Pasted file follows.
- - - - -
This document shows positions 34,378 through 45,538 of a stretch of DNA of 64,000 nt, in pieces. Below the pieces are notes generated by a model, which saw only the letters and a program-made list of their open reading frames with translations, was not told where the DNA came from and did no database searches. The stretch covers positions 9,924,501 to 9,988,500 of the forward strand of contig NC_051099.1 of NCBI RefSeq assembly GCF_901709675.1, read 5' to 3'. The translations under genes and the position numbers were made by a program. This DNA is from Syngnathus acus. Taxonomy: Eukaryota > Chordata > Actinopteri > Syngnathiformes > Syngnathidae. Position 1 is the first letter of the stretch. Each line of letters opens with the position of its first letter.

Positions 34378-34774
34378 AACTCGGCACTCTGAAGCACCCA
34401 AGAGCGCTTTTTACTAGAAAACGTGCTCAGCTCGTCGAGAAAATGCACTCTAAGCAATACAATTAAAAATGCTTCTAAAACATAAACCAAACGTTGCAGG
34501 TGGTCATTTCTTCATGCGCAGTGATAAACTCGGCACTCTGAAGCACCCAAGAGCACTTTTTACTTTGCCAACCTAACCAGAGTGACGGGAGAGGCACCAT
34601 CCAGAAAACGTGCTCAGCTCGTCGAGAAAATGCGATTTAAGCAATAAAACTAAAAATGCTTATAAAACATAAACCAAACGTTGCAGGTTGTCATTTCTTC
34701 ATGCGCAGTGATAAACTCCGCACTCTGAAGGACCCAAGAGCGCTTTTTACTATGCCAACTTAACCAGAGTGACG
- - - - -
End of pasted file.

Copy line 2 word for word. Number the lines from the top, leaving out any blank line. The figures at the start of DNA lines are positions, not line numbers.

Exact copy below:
Positions 34378-34774